areas, including seeking foundation grants and corporate sponsorships. We also want
to launch a program to recognize those individuals who have named Hospicare in
Of the many things my best friend taught me, one of the most
valuable lessons was how to live an authentic life. There’s no question in my
mind that as I work at Hospicare, I am honoring her, our friendship, and the
community that helped shape us both.
I look forward to sharing more about our work in the months to
come, and I urge you to reach out to me with your ideas and connections. I can be contacted at email@example.com or
And finally, for those of you who are grieving a loss, no matter
how recent, we are here for you. These post-holiday winter months can be
difficult, and we invite you to reach out to us whenever you need support. You
are not alone.
Thank you again for your commitment to compassionate end of life
care, and for welcoming me so warmly into the Hospicare family. I wish you and
yours a happy and peaceful start to the new year.
Three months after I started working at Hospicare my mother died of complications from Alzheimer’s Disease. I thought I would be prepared for her death. After all, I had been grieving the loss of her for years. It had been a while since she had recognized me and even longer since she had remembered a birthday or initiated contact. But I was not prepared.
A friend whose parent had died of dementia told me, after death, memories of the disease fade and recollections of the person as she was resurface. I was skeptical, but I have realized that my friend’s insight is true. Now that I’m not confronted by the stark reality of my mother’s Alzheimer’s, in my mind’s eye she is the younger, alert, capable and loving woman she always had been. That has eased the loss of her.
I have found comfort in small everyday things: wearing jewelry that was hers, making a favorite family recipe. On her birthday and the anniversary of her death, I wear her favorite color, blue. Mother’s Day is still tough for me. While she was alive I could still reach out and connect on some level. But now Mother’s Day is a hard-to-avoid reminder that I no longer have a mother. I have found ways to cope. Hospicare’s grief support group provided an outlet for my grief and let me know I’m not alone. And every May since my mother’s death I get blue hair extensions. Mom would probably have been horrified by them. But for me the extensions have become a fun way to remember her on Mother’s Day.
The loss of a loved one can feel especially poignant around holidays, birthdays, anniversaries or other special times.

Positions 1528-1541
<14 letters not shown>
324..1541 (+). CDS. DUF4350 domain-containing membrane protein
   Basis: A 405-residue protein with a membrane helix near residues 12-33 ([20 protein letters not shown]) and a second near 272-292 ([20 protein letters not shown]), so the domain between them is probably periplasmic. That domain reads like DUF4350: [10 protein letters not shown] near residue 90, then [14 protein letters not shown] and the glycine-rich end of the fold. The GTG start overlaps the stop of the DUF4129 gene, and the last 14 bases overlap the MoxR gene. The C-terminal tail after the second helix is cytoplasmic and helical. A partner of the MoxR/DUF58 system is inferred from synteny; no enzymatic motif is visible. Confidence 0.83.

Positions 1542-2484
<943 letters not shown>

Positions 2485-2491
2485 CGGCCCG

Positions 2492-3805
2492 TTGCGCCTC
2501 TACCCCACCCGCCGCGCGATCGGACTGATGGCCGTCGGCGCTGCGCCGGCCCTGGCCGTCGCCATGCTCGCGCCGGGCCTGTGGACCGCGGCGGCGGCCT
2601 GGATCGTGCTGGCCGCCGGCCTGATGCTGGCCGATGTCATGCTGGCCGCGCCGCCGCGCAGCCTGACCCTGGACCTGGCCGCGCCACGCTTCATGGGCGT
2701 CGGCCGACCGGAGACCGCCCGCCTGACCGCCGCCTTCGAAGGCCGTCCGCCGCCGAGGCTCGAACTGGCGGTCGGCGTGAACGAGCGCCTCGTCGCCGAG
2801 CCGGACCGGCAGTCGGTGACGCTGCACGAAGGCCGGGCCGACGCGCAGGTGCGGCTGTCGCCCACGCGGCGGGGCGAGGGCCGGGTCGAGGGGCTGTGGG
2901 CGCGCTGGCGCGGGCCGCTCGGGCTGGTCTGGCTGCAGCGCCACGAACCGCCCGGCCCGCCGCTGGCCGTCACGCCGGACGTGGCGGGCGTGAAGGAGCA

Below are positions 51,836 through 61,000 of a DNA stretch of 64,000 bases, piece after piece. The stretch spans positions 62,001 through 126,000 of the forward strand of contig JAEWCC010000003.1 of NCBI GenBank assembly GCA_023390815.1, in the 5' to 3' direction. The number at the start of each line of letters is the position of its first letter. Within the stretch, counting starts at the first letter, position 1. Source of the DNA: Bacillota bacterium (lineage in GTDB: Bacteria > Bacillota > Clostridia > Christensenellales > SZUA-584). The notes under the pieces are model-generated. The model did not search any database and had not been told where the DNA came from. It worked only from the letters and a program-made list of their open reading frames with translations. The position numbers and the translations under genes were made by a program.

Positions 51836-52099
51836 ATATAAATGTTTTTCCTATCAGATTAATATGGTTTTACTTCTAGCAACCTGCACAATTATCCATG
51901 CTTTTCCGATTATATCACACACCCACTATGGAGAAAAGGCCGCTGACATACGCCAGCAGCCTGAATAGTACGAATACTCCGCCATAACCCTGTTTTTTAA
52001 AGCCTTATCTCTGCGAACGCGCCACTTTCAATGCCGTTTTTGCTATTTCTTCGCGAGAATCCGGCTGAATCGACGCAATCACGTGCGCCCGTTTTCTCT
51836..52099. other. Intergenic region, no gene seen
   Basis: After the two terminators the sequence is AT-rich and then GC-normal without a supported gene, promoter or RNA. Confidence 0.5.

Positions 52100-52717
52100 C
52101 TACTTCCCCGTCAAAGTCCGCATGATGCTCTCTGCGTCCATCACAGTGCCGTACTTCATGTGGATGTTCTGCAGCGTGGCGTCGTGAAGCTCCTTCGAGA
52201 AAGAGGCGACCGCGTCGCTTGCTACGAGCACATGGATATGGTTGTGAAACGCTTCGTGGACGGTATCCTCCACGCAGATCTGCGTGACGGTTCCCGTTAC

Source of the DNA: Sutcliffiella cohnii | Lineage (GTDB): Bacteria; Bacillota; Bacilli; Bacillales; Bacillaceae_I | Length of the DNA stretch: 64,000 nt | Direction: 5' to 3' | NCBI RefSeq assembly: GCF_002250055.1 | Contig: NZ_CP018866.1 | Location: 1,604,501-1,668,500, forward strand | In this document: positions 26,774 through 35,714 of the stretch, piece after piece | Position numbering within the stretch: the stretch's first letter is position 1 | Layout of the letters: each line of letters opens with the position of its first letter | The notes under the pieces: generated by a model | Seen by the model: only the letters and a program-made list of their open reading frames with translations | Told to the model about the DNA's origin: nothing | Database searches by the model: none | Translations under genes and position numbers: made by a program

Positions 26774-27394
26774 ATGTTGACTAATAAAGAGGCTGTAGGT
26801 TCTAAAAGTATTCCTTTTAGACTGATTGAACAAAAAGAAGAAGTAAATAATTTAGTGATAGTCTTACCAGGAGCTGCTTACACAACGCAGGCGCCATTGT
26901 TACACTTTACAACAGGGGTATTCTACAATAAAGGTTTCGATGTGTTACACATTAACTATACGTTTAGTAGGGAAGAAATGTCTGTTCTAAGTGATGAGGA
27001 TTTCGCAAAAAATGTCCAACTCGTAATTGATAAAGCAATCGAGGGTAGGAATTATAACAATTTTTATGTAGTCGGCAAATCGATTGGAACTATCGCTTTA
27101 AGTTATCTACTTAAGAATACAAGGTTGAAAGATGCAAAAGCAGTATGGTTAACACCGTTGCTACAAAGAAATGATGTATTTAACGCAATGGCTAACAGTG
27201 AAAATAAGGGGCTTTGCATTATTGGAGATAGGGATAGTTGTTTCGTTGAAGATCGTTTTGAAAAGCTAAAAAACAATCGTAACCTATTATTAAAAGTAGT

Holidays like Mothers’ Day or Fathers’ Day can be difficult for those who have lost a parent or a child. For grievers who have lost a parent, seeing others celebrating their parents can be painful. For those who have lost a child, Mothers’ or Fathers’ may be an especially painful reminder of their loss.
The holiday excitement and demands that come along toward the end of the year can be an exceptionally overwhelming time of the year for those who are grieving. Holidays such as Thanksgiving, Hanukah, Christmas, Kwanza and New Years are filled with traditions and memories. They are the days typically set aside to celebrate with family and friends around gift giving and food. No matter how and when these actual days are commemorated; our culture certainly puts a great amount of emphasize on them. Stores are filled with holiday music, decorations and enticements for the perfect gift to have on your shopping list. So how do you cope during this season of merriment when you have experienced the death of a loved one?
Some suggestions that can be useful include:
Plan ahead-anticipate on how you might want to spend the day and plan accordingly
Consider doing something different than how you have usually celebrated the holidays. Perhaps going out to eat will feel easier than preparing a large meal at home.
Give yourself the option to change plans at the last minute if necessary. Grief is such an unpredictable experience, even if you make a decision for how you want to spend the holiday, you may decide differently when the actual day arrives.
Try to shift your perspective to be able to deal with your loved one’s absence. Perhaps your focus could be on the “gifts” he or she left behind. Healing may be in the form of gratitude for these unique “presents.” Only you know what they are and how they can help you heal.
Holidays can be extremely difficult for those who have experienced the death of a lovedone, especially during the first year after the death. At a time when everyone is supposedto be thankful, happy and enjoying themselves, the bereaved often feel sad, depressed,and lonely.
Remembering a loved one at the holidays can provide much needed solace. My motherdied just two days after Christmas several years ago. The first anniversary of her deathwas particularly poignant since it also coincided with the holiday season.
I particularly wanted to honor my mother but was faced with the same concerns many ofyou struggle with. How do I go about remembering her particularly when faced with aholiday so packed with nostalgia? What if other family members react differently anddon’t find it comforting to talk and remember her when we gather to celebrate theholidays? Even grief counselors struggle with these same issues!
Here is what I decided to do. After some anticipation and planning ahead about what ourtime together might be like, I provided my siblings – all seven of them – with journals. Ineach of the seven journals, I recalled a special memory that I had about each sibling withmy mother and wrote a personal recollection of this. As a family, we passed around ourjournals, allowing each sibling to personally transcribe a memory etched in their mindabout our mother and that particular family member.
At the end of our gathering, each sibling had seven distinct glimpses of special momentswith our mother to take home with them. My siblings were so appreciative of thesejournal entries. For all of us, it made that very difficult holiday just a little bit more Bearable.
My hope in sharing this personal experience is that it would provide you with the impetus to begin to think how you might want to remember your loved one this holidayseason. Memories can help sustain us in our loss.